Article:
- Aileen Yu |
Established in 2016 and based in New York City, MWR Collection is a luxury lifestyle label specializing in leather craftsmanship. Creative Director Mia Wright-Ross collaborates with artisans to create a collection of human kinship within each customizable work. Besides having ten years of work experience designing footwear for Tibi, Philip Lim and Calvin Klein, she is the founder of her own label, a consultant for various contemporary designer brands, a professor at Parsons School for Design, and the newly appointed 2020 Artist Fellow at the Museum of Art & Design in New York City. FashionUnited recently spoke to Wright-Ross by phone on what a day in her life is like and how she overcomes the challenges she encounters as a founder.
As the founder and Creative Director of MWR Collection, what does a workday look like for you?
The first thing I do in the morning when I wake up is to meditate and say my mantra aloud which is, “I commit to this practice. I commit to this practice as a commitment to myself, I commit to the practice for the benefit of myself. I commit to the skills and knowledge growing within myself. I commit myself to this practice”. This helps me align my mindset for the day. I actually make my students repeat this mantra before any of my classes as well. Around 9 am, I’ll make breakfast, start answering emails, and write up a to-do list for the day.
Noon and the afternoon are allocated for calls, meetings, errands, or focusing on any requests from custom orders. Once most of that is handled, I go to the gym and make sure I eat lunch. I have the tendency to forget to nourish myself when I am working. So I literally have to schedule it in.
By the evening, I have to make myself stop working. It is difficult for me to turn it off because my studio is in my home. But in order to unwind, I usually cook myself a good meal or meet up with a friend to get out of my design space.
What made you want to specialize in leather craftsmanship?
Around 2008, I took some speciality classes while studying at Parsons. Before that, I had no idea classes in shoemaking and handbag design existed. The control and commitment that comes along with designing with leather immediately spoke to me. Unlike designing with fabric, one must commit to the design because there is no going back once you sew leather. Once the stitch is made, there is a permanent hole in the leather. On top of that, I met professor Howard Davis who took me under his wing and eventually became my mentor.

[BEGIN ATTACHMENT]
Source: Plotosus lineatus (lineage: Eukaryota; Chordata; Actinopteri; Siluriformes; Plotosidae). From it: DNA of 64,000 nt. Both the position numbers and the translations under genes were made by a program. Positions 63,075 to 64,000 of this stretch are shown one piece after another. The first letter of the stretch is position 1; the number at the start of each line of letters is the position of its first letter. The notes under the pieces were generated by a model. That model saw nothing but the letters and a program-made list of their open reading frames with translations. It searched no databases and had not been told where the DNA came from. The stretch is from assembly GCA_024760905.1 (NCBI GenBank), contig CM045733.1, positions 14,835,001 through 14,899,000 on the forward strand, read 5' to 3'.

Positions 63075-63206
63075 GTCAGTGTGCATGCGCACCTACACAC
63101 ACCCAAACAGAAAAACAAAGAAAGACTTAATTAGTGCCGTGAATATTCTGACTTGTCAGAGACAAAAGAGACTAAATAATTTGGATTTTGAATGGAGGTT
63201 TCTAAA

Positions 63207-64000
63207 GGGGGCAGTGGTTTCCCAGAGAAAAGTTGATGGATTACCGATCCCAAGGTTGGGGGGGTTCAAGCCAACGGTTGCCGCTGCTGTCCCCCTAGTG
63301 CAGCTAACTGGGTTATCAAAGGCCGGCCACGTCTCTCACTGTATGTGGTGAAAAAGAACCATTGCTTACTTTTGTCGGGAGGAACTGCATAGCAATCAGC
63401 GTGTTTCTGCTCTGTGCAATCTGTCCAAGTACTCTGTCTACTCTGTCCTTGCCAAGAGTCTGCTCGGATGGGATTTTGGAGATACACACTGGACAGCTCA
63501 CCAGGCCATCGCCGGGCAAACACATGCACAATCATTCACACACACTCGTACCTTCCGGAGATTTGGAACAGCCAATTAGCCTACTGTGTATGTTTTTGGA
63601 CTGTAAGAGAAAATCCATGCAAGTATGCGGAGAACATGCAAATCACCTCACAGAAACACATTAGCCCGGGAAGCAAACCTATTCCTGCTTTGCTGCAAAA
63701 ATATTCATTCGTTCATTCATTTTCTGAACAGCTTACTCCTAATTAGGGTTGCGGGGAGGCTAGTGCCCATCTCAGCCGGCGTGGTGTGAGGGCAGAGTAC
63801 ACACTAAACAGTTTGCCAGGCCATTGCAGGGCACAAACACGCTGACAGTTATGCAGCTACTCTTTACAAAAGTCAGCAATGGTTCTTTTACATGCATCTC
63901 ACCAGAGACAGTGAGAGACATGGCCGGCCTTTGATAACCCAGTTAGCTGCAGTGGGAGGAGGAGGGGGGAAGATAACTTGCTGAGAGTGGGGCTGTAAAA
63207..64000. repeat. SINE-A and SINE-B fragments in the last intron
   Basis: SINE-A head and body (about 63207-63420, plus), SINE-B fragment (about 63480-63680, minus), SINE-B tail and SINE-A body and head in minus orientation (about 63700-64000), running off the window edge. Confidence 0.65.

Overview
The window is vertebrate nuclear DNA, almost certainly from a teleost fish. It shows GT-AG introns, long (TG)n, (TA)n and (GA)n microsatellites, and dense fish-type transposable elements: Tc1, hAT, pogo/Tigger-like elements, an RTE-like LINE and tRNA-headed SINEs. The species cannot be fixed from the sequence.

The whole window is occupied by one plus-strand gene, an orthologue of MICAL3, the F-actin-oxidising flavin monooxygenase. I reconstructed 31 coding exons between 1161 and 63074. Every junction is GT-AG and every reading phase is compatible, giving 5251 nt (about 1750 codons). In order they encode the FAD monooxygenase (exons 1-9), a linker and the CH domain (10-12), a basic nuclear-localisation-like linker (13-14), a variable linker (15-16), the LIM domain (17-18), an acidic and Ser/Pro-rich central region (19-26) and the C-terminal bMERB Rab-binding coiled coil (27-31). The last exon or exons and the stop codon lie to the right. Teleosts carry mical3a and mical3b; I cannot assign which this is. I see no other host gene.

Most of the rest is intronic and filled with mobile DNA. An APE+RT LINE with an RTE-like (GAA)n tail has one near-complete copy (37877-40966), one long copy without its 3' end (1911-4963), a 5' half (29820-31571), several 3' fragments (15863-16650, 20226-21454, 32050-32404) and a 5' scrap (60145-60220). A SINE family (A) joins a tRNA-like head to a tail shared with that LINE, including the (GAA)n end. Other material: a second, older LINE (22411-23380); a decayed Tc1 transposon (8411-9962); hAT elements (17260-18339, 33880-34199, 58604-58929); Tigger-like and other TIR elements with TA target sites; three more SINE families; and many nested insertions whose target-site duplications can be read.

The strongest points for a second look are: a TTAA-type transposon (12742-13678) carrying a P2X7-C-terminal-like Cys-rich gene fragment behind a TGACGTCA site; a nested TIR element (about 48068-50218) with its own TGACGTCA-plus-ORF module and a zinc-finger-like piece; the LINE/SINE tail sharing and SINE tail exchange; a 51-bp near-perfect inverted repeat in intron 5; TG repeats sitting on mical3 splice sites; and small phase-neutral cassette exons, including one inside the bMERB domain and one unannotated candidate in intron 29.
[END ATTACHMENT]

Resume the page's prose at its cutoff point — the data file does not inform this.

What challenges do you face as a founder in the fashion business?
It’s been a year since I’ve been dedicated to my business full time. A challenge that all founders face is the reality of funding. This has forced me to look at running MWR Collection in a creative way. I approach it as solving a problem and have branched out to incorporate roles such as consulting or collaborating on developing products with other brands.
As the founder of my own label, I’ve learned to become comfortable with failing, using my network to its full potential and lastly, letting go of my ego. I feel that it is important to communicate the brand’s value to employees and to be transparent. No matter what, the passion and support needs to be there for the purpose of a company or brand.
Can you share any memorable moments from working in fashion?
To me, that has to be working with the shoe factories in Florence and its surroundings. While I was designing a particular shoe for a brand, I went back and forth many times meeting with the main technician who had to execute my designs. This made me realize that there needs to be an understanding between concept and crafting. In theory, a design drawn on paper might seem to work, but it was while the technician told me to try it in person that I realized my idea could not translate into reality. This was a bit of an enlightenment and to this day I teach my students at Parsons that there should be a balance between concept and crafting.
What have you learned from working in fashion?
Having worked in the fashion industry for more than ten years, I found that the industry calendar doesn’t support the spirit of the designer. Recently, it seems this type of fashion structure is breaking down. As a creator, you need time to reorganize, re-acquaint and understand yourself. The art space and downtime for a designer is vital for creativity and to stay inspired.
You recently collaborated on the Ultimate Musician Travel Backpack with Grammy Award Winning Musician, Robert Glasper, how did this happen?
I was already a fan of Robert Glasper before we met. It just happened that I was showing at the Liberty Fairs trade show in New York City, and he attended the show. His PR manager was a friend of mine and pointed him out to me. We naturally struck up a conversation when he showed interest in the collection and stayed in touch. Since as a musician, Robert is always touring and on the road, it was easy for me to get inspiration from that kind of lifestyle and design the Ultimate Musician Travel Backpack for him.
The MWR Studio is based in Washington Heights, New York City. Why did you choose this location?
After going to school and working in New York City, I naturally stayed in the City. However, I chose to be based in Washington Heights because I was searching for a true community that hasn’t been gentrified yet. Also, I wanted to still be close to Downtown Manhattan yet be able to retreat from it.
Do you have any advice you’d like to give to your younger self?
I’d tell my younger self to slow down. You don’t have to know everything and remain a consistent student, always learning.
What is your must-have fashion item?
Of course it is anything leather! Recently, I’ve been researching the concept of being hands-free, focusing on utilitarian attire. So leather pockets are my new obsession!
Photos: courtesy of MWR Collection, credited to Matthew Pandolfe and Tyler-Andrew